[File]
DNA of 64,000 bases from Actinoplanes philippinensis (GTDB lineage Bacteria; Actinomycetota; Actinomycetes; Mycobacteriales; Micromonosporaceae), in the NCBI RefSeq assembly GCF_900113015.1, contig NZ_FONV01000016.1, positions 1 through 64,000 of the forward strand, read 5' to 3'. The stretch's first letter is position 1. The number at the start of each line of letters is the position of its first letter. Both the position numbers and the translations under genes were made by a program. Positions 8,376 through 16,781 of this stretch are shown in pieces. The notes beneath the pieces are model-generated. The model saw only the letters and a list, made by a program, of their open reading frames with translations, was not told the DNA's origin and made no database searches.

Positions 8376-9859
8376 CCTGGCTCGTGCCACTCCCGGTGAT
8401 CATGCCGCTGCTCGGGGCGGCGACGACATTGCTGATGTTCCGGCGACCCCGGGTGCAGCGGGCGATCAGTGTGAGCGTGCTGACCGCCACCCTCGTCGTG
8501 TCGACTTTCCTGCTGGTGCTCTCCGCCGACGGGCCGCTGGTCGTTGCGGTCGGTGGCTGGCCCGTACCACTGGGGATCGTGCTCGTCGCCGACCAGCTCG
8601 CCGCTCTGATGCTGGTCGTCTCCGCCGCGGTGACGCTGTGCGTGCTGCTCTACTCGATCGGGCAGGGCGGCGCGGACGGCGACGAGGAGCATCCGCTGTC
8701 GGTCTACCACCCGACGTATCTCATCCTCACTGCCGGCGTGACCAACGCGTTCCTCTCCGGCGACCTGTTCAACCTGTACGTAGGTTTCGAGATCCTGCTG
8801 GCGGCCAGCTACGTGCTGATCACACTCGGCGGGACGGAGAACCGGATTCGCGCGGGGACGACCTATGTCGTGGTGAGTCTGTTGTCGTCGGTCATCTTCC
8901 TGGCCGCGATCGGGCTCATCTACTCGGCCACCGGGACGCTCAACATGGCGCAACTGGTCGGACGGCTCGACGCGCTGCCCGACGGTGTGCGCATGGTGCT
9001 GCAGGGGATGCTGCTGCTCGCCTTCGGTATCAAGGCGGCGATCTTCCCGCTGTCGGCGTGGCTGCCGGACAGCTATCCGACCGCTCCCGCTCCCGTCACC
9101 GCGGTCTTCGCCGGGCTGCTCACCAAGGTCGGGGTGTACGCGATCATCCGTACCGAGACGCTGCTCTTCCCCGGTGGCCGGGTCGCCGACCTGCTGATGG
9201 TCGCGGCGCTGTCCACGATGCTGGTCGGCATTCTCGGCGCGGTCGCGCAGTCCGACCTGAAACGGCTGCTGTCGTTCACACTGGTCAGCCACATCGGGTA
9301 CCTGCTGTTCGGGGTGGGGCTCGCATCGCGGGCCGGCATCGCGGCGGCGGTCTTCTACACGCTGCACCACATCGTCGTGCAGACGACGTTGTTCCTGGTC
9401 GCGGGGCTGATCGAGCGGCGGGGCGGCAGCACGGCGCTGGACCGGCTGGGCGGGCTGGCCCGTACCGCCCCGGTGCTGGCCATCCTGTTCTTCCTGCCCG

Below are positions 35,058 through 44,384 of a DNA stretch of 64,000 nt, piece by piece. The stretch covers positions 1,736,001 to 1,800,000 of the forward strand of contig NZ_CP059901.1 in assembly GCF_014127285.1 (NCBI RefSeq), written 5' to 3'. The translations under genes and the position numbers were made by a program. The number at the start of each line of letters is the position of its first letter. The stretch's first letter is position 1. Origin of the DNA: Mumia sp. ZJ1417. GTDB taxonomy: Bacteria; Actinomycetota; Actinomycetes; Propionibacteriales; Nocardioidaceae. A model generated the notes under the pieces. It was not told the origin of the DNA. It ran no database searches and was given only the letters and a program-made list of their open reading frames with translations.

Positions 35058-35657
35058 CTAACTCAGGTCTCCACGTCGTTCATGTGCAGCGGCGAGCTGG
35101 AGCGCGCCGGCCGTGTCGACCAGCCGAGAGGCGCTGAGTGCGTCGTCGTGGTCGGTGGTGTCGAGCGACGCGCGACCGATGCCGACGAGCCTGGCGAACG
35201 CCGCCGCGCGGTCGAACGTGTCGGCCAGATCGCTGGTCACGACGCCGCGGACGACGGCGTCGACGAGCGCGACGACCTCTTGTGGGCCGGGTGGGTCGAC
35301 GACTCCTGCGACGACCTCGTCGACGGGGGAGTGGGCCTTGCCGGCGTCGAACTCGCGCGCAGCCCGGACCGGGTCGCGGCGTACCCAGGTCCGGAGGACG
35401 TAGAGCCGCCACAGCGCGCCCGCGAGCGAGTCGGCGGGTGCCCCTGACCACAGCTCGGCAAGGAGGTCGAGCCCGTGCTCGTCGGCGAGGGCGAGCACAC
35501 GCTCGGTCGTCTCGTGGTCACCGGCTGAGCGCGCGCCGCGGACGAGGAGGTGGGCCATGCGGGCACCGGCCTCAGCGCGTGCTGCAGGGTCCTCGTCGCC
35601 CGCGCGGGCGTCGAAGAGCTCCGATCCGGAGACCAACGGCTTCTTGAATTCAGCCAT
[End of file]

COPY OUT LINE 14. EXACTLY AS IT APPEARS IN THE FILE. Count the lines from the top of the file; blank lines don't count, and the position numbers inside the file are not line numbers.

9401 GCGGGGCTGATCGAGCGGCGGGGCGGCAGCACGGCGCTGGACCGGCTGGGCGGGCTGGCCCGTACCGCCCCGGTGCTGGCCATCCTGTTCTTCCTGCCCG